Maleficent enters into a contract with the story's origins that marks it as unique within the Disney canon. Instead of glossing over the nasty details or ignoring them, the messiest concepts become central features of the plot. This time it's Maleficent herself who takes on the role of sleeping beauty as the film flashes back to a moment of betrayal between the kingdom of men and that of nature. We meet a young Maleficent, a fairy whose wings and magic are so strong that she takes on the role of protector for the creatures around her. As a girl, she meets Stefan, a young peasant boy who has trespassed into their realm. They become unlikely friends and even share a teenage romance. As they age, though, Stefan falls into step within the kingdom of men. He disappears from Maleficent's life and becomes a greedy social climber, eager to stake out a place in the world. When the dying King declares that anyone who can kill the evil fairy will be his successor, the now adult Stefan (Sharlto Copley) uses his relationship with Maleficent to his advantage. He steps once again into the woods, pretends that little has changed, drugs Maleficent in a moment of trust, and cuts her wings from her back as she's face down in the dirt. The scene is a violation, not subtext, and while the rape is metaphorical, the fact of the trespass is devastating. As she awakens, we watch Angelina Jolie's Maleficent struggle with the fact of what's been done with her. She is physically brutalized and mentally unable to comprehend what's happened to her. Or, what's been taken from her.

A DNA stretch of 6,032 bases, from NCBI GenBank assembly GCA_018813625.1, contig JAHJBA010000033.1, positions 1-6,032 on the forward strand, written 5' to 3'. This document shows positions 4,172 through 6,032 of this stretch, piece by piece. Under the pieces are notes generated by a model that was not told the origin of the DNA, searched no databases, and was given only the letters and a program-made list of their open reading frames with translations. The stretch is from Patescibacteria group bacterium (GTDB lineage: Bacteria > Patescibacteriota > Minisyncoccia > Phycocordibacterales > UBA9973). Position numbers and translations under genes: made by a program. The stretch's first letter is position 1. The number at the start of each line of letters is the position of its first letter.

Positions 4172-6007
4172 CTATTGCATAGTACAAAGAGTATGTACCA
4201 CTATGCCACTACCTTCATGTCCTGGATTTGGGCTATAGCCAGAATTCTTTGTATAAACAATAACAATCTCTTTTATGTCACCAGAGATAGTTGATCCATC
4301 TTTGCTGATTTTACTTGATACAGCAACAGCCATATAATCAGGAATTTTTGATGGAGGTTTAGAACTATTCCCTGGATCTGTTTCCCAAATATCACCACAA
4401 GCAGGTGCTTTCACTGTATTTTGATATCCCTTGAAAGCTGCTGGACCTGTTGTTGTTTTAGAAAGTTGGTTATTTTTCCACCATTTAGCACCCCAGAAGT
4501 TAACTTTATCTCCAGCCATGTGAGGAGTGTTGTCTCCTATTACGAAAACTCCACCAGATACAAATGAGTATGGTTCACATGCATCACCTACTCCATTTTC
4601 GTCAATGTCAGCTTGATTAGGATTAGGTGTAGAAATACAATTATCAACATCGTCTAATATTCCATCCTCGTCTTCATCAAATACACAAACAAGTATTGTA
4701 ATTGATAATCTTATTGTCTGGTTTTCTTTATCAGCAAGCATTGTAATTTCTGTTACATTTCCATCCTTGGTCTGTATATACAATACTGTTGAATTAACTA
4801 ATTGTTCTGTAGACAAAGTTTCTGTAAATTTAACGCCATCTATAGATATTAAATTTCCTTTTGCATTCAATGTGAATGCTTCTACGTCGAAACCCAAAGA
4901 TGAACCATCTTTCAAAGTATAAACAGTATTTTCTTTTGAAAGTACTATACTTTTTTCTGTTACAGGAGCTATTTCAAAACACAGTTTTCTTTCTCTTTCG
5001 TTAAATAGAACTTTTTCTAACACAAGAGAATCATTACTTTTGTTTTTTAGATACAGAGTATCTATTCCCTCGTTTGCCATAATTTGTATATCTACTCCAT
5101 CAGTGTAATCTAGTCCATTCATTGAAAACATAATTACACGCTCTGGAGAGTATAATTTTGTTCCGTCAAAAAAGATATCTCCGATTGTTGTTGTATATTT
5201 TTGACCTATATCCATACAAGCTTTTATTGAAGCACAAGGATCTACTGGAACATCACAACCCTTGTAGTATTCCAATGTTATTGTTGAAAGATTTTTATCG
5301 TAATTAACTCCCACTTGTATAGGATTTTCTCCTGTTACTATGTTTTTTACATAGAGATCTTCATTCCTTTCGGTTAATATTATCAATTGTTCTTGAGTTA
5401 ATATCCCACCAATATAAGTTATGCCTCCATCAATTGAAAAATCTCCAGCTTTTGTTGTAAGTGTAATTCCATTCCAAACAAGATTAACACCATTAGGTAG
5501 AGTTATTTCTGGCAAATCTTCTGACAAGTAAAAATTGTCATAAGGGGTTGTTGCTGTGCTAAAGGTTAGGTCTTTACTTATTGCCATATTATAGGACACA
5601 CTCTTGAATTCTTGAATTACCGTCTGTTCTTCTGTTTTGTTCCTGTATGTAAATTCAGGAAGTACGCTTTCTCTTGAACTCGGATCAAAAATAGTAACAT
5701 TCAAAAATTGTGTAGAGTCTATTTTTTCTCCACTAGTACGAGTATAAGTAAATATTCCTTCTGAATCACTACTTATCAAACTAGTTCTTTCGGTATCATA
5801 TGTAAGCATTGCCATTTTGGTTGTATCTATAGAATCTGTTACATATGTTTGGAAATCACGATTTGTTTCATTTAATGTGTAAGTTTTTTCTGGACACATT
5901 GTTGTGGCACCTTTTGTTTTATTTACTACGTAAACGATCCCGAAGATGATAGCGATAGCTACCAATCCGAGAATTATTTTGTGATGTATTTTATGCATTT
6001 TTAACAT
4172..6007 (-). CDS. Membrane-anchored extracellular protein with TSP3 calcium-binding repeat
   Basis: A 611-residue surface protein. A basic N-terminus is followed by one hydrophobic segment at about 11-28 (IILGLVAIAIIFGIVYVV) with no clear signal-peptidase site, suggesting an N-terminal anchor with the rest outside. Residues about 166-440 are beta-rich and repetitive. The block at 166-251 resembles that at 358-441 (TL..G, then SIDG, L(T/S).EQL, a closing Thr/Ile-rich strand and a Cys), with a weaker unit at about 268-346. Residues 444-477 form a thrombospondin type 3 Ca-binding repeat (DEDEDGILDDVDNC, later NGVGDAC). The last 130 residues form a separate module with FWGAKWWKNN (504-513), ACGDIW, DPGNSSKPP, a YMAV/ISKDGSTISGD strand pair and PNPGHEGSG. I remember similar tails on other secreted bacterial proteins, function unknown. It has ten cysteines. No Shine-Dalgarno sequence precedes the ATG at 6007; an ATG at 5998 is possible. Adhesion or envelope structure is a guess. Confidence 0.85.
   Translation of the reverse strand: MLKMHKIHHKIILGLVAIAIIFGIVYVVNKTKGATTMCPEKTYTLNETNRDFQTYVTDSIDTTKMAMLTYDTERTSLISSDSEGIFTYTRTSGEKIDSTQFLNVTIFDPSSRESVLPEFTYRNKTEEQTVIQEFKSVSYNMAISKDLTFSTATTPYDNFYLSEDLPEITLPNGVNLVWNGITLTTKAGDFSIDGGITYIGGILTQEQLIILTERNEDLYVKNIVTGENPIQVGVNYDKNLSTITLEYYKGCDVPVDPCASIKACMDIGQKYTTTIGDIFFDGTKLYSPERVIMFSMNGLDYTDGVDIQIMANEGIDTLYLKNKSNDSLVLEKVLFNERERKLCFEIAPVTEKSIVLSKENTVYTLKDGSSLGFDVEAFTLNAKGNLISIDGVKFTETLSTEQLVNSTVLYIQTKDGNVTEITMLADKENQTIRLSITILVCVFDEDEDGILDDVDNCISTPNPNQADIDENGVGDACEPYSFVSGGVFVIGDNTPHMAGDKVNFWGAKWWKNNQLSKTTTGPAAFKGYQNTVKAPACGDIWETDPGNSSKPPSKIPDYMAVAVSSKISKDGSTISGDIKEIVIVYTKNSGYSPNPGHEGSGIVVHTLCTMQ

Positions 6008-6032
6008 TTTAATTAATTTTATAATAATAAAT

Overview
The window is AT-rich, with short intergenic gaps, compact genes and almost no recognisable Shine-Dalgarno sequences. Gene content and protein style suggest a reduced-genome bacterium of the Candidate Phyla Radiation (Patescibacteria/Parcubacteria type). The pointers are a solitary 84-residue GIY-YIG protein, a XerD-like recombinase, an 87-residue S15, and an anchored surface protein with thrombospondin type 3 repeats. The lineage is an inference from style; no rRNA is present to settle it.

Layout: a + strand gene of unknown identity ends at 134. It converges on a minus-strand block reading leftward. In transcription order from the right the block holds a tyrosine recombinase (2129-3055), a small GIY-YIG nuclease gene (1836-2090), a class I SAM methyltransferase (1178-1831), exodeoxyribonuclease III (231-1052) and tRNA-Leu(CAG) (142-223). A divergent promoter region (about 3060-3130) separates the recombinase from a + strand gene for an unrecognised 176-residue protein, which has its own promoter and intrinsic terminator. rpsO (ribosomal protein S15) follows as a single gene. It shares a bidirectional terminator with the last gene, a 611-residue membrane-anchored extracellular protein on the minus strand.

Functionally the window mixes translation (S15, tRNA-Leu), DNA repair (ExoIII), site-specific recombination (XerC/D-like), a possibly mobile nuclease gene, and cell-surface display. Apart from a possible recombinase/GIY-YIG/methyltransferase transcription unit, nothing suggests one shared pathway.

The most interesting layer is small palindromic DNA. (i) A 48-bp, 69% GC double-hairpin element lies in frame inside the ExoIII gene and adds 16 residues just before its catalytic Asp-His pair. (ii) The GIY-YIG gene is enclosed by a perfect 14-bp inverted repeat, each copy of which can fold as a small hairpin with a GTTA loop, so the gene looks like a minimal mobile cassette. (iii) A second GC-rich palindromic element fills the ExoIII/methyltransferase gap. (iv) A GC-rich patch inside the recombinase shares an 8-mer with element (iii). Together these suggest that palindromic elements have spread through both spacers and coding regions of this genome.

While most kids won't wholly pick up on the nuances of what's being said, for the adult audience, it's a tough scene to watch. We witness the event that could be called "the rape of Maleficent," and from there, it's game over. Robbed of her wings, Maleficent shrouds herself in mourning black and does not sit still. Her aggressor has become King, leader of her enemies, and she does not trust in the world. Her transformation from heroic figure to embittered villain makes a fair amount of sense in this context, but is the section of the film that's clearly the weakest. The filmmakers can't quite put into words what's happened, or detail the psychological trauma of their characters in the land of the PG fairy tale. So, the events become falsely cut-and-dry: Maleficent gets angry, the plants start dying, she makes an twisty-looking throne and glares and cackles a lot. From this anger comes the driving curse of the original fairy tale; she decides to enact revenge on Stefan by declaring, basically, a sort of mirror of what happened to her. He will watch his infant daughter grow up and, at the moment of her 16th birthday, he will lose something he cares about.